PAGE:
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An Interview with Kelsey

March 12, 2020


Written by Naomi Roswell, K-8 Program Specialist, AmeriCorps Writers’ Room Fellow.

Who are the students that visit, study, write, and create in 826 Boston’s Writers’ Rooms? Meet Kelsey, age 12, from the Boston Teachers Union School (BTU). She’s a poet, likes making people laugh, talks really fast, and thinks deeply about her identities.

My question for Kelsey was this: “If you had a message for the rest of the seventh-grade at the BTU, what would you say?” Without pausing a moment, Kelsey took a deep breath in and—in that one breath—offered:

“I would just say live your life, because it’s your life. Yes, you have to make your parents proud and teachers may not always accept your personality or the way you do things—but just be you. If you feel like people are coming at you because of who you are, remember they don’t understand what you’re doing. So, you have to make yourself known to them. Be who you are, speak your mind, do you, don’t worry about what other people have to say about you, don’t worry about what other people think.”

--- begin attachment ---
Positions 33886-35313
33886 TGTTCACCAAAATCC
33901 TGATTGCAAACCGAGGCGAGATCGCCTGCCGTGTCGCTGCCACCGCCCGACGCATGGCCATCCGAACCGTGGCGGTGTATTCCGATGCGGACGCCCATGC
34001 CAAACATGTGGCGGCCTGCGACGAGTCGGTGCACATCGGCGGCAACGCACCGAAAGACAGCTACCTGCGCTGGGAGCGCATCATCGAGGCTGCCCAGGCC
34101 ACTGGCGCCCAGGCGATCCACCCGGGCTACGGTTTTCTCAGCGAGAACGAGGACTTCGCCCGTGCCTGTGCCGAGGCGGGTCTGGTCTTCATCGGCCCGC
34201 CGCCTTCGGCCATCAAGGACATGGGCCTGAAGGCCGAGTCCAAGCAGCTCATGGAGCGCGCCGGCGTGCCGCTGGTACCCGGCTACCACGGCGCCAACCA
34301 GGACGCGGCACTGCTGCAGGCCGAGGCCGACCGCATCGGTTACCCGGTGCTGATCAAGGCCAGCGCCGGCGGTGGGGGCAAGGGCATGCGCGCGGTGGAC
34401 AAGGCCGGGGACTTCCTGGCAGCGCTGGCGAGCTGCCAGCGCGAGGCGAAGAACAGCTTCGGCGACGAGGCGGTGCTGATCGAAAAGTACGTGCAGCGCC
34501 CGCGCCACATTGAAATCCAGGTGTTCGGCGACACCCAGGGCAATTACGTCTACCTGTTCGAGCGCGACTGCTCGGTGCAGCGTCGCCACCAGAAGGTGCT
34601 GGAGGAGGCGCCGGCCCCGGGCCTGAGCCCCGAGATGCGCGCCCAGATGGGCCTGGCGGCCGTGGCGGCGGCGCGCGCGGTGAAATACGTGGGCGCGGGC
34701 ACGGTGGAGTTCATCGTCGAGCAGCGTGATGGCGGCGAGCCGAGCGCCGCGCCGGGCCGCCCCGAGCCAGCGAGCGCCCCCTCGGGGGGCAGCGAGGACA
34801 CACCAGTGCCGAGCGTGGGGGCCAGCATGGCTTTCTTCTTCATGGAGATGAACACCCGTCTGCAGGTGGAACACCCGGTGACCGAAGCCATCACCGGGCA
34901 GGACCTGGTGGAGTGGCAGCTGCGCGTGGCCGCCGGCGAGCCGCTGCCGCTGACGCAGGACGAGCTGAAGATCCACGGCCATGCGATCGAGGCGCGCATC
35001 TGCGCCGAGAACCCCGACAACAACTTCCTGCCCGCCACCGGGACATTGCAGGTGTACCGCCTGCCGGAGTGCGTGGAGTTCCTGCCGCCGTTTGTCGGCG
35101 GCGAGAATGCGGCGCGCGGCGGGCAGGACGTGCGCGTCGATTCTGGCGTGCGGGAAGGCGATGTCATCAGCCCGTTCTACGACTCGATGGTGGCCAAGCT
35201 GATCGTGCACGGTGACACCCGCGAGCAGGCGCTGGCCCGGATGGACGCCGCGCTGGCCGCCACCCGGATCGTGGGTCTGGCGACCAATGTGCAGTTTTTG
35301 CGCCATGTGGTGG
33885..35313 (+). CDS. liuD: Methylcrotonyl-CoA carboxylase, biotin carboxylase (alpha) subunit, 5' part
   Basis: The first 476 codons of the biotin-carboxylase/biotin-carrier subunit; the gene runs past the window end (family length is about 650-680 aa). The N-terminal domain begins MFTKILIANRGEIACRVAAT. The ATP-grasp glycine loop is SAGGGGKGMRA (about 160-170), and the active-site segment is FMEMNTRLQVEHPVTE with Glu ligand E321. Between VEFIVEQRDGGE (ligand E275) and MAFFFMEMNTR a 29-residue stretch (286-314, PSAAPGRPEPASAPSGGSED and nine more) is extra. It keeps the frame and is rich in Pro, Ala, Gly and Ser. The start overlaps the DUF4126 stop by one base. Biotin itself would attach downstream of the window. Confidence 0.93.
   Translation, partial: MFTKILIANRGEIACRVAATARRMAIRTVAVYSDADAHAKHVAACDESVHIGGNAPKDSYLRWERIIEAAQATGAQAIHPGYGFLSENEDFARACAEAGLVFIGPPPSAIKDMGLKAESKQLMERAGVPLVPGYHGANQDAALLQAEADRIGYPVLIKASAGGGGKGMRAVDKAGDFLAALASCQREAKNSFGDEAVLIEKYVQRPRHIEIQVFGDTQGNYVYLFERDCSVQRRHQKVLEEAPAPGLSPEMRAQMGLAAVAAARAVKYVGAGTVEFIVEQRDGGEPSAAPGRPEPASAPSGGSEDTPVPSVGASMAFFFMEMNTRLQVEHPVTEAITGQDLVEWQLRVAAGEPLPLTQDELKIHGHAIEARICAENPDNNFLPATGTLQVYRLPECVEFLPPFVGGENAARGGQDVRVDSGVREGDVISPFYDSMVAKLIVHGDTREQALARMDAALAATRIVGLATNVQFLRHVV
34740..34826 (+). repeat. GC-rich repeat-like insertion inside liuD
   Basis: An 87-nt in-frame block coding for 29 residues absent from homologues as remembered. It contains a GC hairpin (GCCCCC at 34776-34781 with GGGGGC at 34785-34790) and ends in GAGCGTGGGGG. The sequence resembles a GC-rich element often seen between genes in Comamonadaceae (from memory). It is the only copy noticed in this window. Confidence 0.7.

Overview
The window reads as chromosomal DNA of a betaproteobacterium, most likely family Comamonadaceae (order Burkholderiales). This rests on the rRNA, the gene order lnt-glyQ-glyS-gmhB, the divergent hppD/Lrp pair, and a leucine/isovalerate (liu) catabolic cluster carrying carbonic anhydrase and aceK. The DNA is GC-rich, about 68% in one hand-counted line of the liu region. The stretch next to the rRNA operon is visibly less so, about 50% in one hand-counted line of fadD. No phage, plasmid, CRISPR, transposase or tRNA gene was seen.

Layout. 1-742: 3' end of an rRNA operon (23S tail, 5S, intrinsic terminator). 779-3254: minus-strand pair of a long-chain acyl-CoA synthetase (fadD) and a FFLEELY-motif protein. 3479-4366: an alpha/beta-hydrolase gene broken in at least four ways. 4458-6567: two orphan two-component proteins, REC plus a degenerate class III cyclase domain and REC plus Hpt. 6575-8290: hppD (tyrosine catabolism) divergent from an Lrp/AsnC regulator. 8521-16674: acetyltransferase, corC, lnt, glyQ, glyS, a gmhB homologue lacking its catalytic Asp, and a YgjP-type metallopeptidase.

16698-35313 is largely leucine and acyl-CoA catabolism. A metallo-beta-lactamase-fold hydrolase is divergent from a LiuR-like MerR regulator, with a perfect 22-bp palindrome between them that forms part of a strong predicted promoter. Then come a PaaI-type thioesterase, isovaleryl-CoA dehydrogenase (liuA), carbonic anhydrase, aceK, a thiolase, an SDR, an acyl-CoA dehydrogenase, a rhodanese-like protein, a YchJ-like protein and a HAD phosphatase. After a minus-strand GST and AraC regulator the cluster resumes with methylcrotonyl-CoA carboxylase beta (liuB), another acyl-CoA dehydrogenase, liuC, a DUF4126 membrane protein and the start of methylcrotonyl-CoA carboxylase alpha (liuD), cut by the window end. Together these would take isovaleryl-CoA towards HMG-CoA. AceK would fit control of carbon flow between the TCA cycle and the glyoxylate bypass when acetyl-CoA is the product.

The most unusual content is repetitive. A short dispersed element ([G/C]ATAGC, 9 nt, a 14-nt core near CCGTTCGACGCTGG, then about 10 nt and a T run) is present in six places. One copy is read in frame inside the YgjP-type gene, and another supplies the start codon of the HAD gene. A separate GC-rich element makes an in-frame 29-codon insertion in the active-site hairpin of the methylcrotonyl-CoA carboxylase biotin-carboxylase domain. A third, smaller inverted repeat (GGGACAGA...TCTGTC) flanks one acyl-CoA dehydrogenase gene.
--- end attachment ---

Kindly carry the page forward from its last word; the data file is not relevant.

“Make yourself known to them” is a value Kelsey embodies every day. Since many of you won’t meet Kelsey in person, won’t see her curls bounce when she laughs, or track her animated hand gestures, we are spotlighting Kelsey to make her known to all of you.

Tell me about your perfect setting to start writing. How does your writing start flowing?

It’s not necessarily a setting—‘cause the setting for most people is more like peace and quiet, being by themselves. For me, that’s actually how I get my thoughts on paper but when ideas start coming to me is when I’m around people who are loud and having fun. Or when a problem happens, that’s where I get my ideas.

Usually, my poems are about problems happening in the world so someone will bring up political topics and I’ll think, oh yeah, and then they’ll say something that either I agree with or I don’t agree with. I’ll think to myself “oh, I should probably write about that.”  I’ll just make a little note and write it down because it’s just important to note, and then, later on, I’ll most likely be bored, and I’ll remember it and I’ll go back and I’ll think, “Oh, how could I convert this into a poem of sorts?”

Where is a place or places you call home?

School is definitely one of them. I feel like at home, I have to do chores, I spend time with my family. Yes, I am being Kelsey, I am being me when I’m hanging out with my family. But it’s harder to find ways to express it because they already know me so I don’t get to express who I am. At school I’m always meeting new people and having new experiences so then I’m able to express my full potential and be the fun Kelsey that I want my friends to know.

In your poetry, you write a lot about race and blackness. Do you want to say more about that?

I am biracial, I am half white and half black, and I like to dig deep into my culture. My dad has also helped me with that. People have the argument that I’m not fully black. Me and my dad had a conversation about what’s “being black”—aside from actually having melanin in your skin.